## “How can I find the height of a cone by only knowing the radius and length of the side?”

The cross section of a cone is a right triangle, if you know that you can use the Pythagorean theorem.

## “How do I find the slant height of a cone with only the radius and curved surface area given?”

The formula for the lateral surface area of a cone is the radius multiplied by the slant height multiplied by pi.

LSA = rlπ

You can move parts of that equation around depending on the information you have.

## “What is the exact value of sin−1(sin(4π7)) ?”

The expected answer would be 4π/7, but that is not the answer since 4π/7 is outside the acceptable range of [−π/2,π/2] for the arcsin function. If you took the arcsin of the sin of an angle within the range of [−π/2,π/2] then it would be the angle that you took the sin of.

However, the angle in this problem is outside that range.

Visually

The first thing I did was place the angle given in radians on a graph.

Here’s how I thought about it,

3.5π/7 = π/2 (same position as 90 degrees)

4π/7 is slightly larger than that. It’s the angle shown with the blue line on my diagram. Probably slightly larger than it should be, but qualitatively accurate for this problem. Notice that the side opposite the angle (in purple) is positive.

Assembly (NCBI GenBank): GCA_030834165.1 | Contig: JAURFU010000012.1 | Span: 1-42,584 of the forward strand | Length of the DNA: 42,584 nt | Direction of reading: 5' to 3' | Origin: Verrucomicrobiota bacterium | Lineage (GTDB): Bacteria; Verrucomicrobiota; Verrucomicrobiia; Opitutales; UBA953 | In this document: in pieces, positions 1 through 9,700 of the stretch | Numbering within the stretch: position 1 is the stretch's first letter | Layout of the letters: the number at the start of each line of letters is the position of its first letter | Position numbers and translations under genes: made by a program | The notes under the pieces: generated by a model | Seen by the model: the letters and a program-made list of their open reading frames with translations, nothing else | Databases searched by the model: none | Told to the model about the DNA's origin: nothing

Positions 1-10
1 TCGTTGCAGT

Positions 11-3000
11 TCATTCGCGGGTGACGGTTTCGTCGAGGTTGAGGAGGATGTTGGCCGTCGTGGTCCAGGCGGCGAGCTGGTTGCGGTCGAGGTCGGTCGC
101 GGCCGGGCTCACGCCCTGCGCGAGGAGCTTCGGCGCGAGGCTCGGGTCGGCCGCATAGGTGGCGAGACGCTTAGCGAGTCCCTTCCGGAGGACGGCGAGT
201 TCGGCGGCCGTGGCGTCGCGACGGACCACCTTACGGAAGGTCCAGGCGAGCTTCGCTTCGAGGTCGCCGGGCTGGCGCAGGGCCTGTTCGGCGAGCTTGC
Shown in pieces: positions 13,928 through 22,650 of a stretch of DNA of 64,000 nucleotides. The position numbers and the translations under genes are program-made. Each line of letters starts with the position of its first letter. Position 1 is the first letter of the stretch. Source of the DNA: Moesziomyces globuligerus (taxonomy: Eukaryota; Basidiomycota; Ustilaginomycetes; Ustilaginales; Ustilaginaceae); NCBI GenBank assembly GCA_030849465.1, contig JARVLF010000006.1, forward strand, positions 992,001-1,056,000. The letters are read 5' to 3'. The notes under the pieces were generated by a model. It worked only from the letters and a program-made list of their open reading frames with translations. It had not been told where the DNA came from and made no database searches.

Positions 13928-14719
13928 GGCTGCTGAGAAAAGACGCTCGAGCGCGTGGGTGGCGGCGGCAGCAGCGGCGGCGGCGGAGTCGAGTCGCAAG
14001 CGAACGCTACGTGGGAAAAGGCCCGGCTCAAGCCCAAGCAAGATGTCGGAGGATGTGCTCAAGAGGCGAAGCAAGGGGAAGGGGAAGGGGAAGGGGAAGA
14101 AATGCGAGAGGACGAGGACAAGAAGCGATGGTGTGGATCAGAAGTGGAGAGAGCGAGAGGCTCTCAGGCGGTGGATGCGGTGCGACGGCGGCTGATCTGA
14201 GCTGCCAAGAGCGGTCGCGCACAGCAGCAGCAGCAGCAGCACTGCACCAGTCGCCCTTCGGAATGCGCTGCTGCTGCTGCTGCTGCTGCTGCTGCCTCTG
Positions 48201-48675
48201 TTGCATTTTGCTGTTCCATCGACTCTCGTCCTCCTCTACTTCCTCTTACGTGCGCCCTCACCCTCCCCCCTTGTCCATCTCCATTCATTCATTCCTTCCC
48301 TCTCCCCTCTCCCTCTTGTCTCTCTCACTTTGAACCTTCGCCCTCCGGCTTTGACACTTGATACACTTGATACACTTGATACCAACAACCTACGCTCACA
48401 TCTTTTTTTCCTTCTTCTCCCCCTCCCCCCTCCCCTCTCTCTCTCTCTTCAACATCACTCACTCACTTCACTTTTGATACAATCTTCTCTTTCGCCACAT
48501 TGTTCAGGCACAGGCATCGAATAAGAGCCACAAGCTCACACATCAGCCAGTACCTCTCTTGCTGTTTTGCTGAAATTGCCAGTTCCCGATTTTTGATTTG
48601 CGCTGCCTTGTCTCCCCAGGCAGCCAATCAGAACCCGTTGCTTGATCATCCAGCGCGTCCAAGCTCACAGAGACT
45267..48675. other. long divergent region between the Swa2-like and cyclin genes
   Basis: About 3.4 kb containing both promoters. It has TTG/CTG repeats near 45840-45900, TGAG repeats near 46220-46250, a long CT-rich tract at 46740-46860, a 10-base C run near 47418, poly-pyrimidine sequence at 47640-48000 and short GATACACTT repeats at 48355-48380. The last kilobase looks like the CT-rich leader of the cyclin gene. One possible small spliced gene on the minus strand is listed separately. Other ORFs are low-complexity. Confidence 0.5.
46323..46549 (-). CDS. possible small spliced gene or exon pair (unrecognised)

4π/7 is 0.5π/7 to the left of π/2. 3π/7 is 0.5π/7 to the right of π/2.

There are two possible angles that will give us the same result if we plug them into the sin function.

The angle with the orange line is 3π/7.

If you take the sin of 4π/7 or 3π/7, you get the same result (with the same sign) since the opposite side of the triangle is positive in either case. The hypotenuse is always positive for this situation.

If you took the sin of -4π/7, you would get a negative number. That’s shown off to the right side on the bottom in light blue.

Functions, domain/range

The arcsin function expects a value between -1 and 1. sin has a domain of [−π/2,π/2] and range is [−1,1]. Arcsin has the domain and range switched. If it’s outside those bounds, the function and its opposite are not one to one.

Equivalent values

sin(3π/7) = sin(4π/7)

And 3π/7 is within the proper range of [−π/2,π/2] for the arcsin function.

Therefore if you take the arcsin of sin(3π/7) or sin(4π/7), it will give you the one value that is within the range of [−π/2,π/2].

And that is 3π/7

## “What is an isosceles triangle?”

An isosceles triangle is a triangle with two sides that are equal (congruent).

An equilateral (three equal sides) triangle is also isosceles, but an isosceles triangle is not necessarily equilateral.

Here are a few examples of isosceles triangles.

## Volume of a Cone Formula

Assuming it is a right circular cone, here’s the equation for the volume and two ways to think about it.

For the cone, you have the height, radius, and slant height.
pi r^2 is the area of a circle, so knowing that makes this calculation simpler.

You can multiply the area of the base (the circle) by the height.